Working on the fringes of the murky underworld and constantly pumped on steroids and hormones, the domineering Jacky (Matthias Schoenaerts) initiates a shady deal with a notorious mafioso meat trader. But when an investigating federal agent is assassinated and a woman from his traumatic past resurfaces, Jacky is forced to confront his demons and face the far-reaching consequences of his decisions.
With a strange back-story to a gripping personal tragedy drama, Bullhead is the story of an oversized Belgium cattle farmer, Jacky, who is approached by a shady vet with ties to the “hormone mafia” to discuss the beef and steroid trade. Though the train that drives this narrative down its track the crime and murder aspect of this movie is nothing but a wasteful distraction from the far more intriguing personal woes of our cattle farmer Jacky.
Played excellently by a significantly “beefed up” (excuse the pun) Matthias Schoenaerts (Rust and Bone), Jacky uses his easy access to steroids, testosterone and animal-growth hormones to turn himself in to hulking mountain of a man, whose laboured gate and burning eyes intimidate all around him. Yet there is more to Jacky than there seems and we quickly realise that some incident in his childhood has left him damaged – causing him to turn to steroids as an adult. His addiction, whether a compensatory action or the only comfort left to him following some childhood tragedy, is more than enough to hold your attention through the movie’s runtime – unfortunately however writer/director Michael R. Roskam disagrees, insisting on adding the unimaginative crime story. All to the movie’s detriment.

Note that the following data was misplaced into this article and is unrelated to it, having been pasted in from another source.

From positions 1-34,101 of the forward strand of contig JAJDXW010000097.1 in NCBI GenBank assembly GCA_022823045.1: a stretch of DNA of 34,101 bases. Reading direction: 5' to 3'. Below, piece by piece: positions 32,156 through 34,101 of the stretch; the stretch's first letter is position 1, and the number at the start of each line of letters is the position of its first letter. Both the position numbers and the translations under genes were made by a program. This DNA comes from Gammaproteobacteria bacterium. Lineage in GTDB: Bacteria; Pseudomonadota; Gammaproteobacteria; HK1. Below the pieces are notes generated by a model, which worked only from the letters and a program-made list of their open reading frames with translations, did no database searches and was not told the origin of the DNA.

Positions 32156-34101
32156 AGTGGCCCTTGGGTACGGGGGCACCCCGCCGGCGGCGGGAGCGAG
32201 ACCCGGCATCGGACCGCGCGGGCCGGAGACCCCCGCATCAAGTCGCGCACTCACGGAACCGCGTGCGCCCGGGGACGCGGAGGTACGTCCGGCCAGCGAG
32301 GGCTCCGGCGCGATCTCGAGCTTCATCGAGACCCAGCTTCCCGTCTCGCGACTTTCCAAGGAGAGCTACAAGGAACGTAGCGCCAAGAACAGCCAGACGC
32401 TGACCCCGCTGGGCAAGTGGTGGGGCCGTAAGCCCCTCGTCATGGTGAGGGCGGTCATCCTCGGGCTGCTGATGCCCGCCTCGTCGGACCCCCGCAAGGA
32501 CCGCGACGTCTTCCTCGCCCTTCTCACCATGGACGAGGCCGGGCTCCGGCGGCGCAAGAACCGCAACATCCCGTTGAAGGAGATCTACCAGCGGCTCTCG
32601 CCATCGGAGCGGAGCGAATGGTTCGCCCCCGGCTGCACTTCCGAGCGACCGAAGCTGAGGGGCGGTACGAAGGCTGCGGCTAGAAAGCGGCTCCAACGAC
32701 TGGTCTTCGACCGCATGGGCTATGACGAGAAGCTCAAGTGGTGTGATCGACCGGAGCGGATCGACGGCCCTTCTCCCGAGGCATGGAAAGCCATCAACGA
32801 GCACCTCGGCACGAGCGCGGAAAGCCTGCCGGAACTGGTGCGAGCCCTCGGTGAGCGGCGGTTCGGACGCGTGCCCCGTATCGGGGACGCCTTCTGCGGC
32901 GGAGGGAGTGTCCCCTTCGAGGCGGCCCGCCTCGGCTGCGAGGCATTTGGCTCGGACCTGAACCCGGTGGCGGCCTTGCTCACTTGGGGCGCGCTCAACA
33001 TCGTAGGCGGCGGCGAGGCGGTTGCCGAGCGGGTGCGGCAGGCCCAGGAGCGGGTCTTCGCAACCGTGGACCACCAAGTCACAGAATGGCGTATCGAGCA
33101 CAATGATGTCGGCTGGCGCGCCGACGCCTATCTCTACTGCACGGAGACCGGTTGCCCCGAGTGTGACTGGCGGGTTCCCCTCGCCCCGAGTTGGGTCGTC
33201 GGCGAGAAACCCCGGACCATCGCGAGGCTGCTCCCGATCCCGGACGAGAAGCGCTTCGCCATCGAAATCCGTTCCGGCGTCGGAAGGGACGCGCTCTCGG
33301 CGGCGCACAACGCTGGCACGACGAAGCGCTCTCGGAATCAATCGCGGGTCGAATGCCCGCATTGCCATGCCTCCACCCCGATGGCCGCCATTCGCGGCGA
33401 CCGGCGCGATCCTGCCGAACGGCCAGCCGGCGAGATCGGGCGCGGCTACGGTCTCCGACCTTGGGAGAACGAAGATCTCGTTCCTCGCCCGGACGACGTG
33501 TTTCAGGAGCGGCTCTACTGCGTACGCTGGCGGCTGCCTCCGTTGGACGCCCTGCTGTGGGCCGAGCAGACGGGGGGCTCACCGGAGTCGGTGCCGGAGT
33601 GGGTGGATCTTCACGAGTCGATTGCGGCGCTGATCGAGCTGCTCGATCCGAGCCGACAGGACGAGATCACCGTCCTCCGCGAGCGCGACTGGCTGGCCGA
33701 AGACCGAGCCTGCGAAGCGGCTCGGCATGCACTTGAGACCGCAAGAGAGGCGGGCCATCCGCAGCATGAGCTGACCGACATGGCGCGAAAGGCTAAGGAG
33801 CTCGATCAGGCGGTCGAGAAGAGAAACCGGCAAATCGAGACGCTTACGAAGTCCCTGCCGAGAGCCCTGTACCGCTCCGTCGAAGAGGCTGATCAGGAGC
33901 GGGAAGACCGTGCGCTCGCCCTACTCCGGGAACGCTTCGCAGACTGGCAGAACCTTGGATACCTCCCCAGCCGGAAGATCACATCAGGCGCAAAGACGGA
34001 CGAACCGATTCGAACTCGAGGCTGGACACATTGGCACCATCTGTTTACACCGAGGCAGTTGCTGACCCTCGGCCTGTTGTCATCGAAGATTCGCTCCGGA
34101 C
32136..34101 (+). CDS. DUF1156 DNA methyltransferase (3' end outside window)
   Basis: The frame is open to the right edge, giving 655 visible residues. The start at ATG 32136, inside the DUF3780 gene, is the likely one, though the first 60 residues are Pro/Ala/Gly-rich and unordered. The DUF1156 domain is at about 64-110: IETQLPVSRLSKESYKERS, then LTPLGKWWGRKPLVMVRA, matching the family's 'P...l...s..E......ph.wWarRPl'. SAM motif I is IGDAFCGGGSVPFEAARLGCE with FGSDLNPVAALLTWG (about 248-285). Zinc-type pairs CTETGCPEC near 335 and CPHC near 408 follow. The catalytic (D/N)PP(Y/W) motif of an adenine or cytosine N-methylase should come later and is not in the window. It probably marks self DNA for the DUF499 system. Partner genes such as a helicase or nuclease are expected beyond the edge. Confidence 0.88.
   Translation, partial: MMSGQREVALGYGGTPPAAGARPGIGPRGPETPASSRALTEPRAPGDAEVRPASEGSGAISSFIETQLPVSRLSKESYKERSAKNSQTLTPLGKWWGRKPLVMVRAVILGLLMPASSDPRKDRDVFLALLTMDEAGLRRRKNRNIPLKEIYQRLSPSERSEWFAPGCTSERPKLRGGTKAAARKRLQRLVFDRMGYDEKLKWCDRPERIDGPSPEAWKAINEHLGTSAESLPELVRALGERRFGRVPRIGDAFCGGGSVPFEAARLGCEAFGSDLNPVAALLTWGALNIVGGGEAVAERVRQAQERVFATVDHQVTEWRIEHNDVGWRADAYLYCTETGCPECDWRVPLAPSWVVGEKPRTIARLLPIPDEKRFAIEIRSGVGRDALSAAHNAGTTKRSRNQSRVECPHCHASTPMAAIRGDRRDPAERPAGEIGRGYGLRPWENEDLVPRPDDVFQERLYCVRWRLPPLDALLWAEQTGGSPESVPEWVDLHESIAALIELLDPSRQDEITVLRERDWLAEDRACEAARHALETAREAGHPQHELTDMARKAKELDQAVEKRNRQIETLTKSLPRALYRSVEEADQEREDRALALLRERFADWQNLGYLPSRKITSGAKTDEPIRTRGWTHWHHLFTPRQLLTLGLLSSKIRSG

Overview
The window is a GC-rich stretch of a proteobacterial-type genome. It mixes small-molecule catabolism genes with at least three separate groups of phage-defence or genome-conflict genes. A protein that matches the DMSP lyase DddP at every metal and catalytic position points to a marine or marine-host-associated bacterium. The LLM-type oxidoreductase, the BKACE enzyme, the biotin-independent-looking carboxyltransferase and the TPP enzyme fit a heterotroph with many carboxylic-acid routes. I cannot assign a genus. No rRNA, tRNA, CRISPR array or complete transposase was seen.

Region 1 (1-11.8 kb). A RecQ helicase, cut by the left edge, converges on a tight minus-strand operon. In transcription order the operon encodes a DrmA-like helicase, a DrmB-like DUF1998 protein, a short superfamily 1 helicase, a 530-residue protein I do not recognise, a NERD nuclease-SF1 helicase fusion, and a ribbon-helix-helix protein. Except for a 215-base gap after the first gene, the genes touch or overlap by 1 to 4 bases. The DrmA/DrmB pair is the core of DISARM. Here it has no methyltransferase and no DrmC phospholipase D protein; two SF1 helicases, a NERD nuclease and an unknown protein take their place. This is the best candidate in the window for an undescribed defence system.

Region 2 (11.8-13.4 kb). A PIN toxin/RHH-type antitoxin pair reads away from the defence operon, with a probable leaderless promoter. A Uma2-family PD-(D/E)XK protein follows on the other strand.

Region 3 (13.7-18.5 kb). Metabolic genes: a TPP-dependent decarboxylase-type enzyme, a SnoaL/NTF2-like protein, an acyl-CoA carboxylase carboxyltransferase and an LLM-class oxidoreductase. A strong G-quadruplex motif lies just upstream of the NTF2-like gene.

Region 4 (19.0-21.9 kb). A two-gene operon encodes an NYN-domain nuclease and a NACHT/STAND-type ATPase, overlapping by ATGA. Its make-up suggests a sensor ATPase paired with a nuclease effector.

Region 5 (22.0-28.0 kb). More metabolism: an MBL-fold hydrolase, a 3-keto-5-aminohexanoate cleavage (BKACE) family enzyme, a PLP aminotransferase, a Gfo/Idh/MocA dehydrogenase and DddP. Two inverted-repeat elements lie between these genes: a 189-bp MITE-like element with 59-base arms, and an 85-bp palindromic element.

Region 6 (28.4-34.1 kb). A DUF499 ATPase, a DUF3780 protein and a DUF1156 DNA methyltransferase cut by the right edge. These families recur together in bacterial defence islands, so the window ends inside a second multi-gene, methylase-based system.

The incident in question, told through a surprisingly late flashback about halfway through the movie, gives an interesting insight into the motivation behind Jacky’s addiction, whilst the incident itself is a rather poignant but common childhood encounter; when the facts of life, women and sex first begin to take shape. Had the movie focused on this, and this alone, it would have been a far more effective piece of drama – the darkness of Jacky’s huge engulfing shadow mirroring the troubles that surge beneath his stretched skin and marked muscles. Instead the convoluted and unnecessary crime plot takes all the limelight from what ought to have been a gripping personal portrait movie.